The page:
CACI No. 3903L. Damage to Personal Property Having Special Value (Civ. Code, § 3355) (Economic Damage)

Judicial Council of California Civil Jury Instructions (2023 edition)

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3903L.Damage to Personal Property Having Special Value (Civ.
Code, § 3355) (Economic Damage)
[Insert number, e.g., “12.”] The unique value of [name of plaintiff]’s [item
of personal property].
To recover damages for the unique value, [name of plaintiff] must prove
all of the following:
1. That the [item of personal property] had some market value;
2. That the [item of personal property] had unique value to [name of
plaintiff]; and
3. [That [name of defendant] had notice of this unique value before
the harm;]
3. [or]
3. [That [name of defendant]’s conduct was intentional and
No fixed standard exists for deciding the amount of this value. You must
use your judgment to decide a reasonable amount based on the evidence
and your common sense.
New September 2003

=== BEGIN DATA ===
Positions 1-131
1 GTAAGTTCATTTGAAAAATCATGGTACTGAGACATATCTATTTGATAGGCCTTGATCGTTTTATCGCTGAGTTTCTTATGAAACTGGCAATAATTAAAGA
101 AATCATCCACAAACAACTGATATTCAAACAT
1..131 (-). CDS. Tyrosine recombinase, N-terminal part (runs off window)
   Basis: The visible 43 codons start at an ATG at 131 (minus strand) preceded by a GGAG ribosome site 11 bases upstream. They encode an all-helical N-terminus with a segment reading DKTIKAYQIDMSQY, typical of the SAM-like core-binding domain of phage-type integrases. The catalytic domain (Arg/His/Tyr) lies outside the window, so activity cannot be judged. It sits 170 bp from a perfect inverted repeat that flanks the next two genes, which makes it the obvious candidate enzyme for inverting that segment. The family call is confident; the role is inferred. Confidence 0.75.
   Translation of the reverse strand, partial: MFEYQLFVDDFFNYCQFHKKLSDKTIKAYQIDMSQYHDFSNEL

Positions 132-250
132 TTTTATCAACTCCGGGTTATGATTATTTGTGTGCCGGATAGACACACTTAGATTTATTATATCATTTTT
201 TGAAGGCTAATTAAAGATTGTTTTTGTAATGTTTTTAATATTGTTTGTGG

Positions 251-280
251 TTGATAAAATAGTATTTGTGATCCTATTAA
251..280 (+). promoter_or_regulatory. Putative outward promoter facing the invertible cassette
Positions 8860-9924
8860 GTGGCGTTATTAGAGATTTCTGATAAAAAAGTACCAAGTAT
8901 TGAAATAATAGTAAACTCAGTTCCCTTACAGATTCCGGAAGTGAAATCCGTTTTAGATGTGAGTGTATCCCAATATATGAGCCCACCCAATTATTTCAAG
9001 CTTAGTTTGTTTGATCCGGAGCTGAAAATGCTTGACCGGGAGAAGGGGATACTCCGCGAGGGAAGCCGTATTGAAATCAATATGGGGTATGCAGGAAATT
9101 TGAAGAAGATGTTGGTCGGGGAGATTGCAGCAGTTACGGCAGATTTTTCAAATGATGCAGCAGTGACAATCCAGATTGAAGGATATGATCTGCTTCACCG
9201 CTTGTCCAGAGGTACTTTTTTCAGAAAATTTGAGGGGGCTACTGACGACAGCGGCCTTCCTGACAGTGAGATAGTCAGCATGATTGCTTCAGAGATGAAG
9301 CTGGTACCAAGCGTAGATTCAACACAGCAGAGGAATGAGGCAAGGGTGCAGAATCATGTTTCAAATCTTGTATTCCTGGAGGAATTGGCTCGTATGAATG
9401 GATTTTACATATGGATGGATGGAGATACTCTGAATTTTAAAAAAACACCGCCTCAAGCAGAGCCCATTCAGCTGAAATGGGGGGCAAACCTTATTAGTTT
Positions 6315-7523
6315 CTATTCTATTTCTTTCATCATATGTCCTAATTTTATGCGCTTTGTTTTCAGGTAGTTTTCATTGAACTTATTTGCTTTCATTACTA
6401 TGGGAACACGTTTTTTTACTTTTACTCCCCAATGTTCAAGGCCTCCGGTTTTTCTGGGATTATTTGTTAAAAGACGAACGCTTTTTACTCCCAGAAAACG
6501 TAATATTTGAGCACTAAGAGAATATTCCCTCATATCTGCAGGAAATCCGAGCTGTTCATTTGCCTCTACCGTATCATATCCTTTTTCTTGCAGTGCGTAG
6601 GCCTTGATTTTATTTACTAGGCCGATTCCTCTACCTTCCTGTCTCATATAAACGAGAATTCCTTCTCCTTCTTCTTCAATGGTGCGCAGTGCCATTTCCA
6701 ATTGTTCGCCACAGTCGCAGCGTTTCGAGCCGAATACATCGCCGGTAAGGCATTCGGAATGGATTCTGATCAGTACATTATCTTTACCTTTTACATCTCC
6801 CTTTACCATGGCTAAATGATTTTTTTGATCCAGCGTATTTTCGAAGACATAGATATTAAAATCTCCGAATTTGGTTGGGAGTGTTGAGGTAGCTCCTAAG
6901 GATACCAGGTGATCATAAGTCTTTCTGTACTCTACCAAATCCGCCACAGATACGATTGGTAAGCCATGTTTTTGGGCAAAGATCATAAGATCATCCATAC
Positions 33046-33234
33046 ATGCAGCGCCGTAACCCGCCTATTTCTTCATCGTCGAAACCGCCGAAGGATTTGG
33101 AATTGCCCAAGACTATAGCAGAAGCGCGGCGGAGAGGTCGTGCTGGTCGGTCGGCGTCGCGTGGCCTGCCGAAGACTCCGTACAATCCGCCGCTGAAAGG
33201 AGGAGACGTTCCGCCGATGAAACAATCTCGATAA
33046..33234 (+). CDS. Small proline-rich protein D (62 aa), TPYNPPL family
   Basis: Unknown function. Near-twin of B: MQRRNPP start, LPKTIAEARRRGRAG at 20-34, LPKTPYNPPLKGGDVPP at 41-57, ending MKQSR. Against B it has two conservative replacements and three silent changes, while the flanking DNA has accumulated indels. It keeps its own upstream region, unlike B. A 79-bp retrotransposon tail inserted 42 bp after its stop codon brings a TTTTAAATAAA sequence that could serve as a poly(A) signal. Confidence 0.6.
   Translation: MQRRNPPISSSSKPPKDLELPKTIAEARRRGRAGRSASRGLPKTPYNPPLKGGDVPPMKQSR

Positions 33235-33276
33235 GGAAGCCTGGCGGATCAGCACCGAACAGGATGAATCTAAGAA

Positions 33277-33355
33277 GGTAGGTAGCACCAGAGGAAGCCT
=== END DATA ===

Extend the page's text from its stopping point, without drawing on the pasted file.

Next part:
Directions for Use
The judge should determine whether the peculiar value claimed by the plaintiff is
legally sufficient. While the subcommittee been unable to locate cases that state this
rule explicitly, cases have upheld the giving of this type of instruction where there is
substantial evidence of peculiar value.
Sources and Authority
Damages for Loss of Property With Special Value. Civil Code section 3355.
“[T]his section deals with property which has a market value and also a peculiar
value to the owner, and not with property having no market value.” (Zvolanek v.
Bodger Seeds, Ltd. (1935) 5 Cal.App.2d 106, 110 [42 P.2d 92].)
“Peculiar value under Civil Code section 3355 refers to a property’s unique
economic value, not its sentimental or emotional value.” (McMahon v. Craig
(2009) 176 Cal.App.4th 1502, 1518 [97 Cal.Rptr.3d 555] [“peculiar value” refers
to special characteristics that increase an animal’s monetary value, not its
abstract value as a companion to its owner].)
“[T]he question of whether plaintiff proved ‘peculiar value’ was a factual
question for the determination of the jury and that question was properly
submitted to it for decision.” (King v. Karpe (1959) 170 Cal.App.2d 344, 349
[338 P.2d 979].)
Secondary Sources
California Tort Damages (Cont.Ed.Bar) Vehicles and Other Personal Property, § 13.7
4 Levy et al., California Torts, Ch. 52, Medical Expenses and Economic Loss,
§ 52.33 (Matthew Bender)
15 California Forms of Pleading and Practice, Ch. 177, Damages, § 177.47
(Matthew Bender)
California Civil Practice: Torts § 5:17 (Thomson Reuters)

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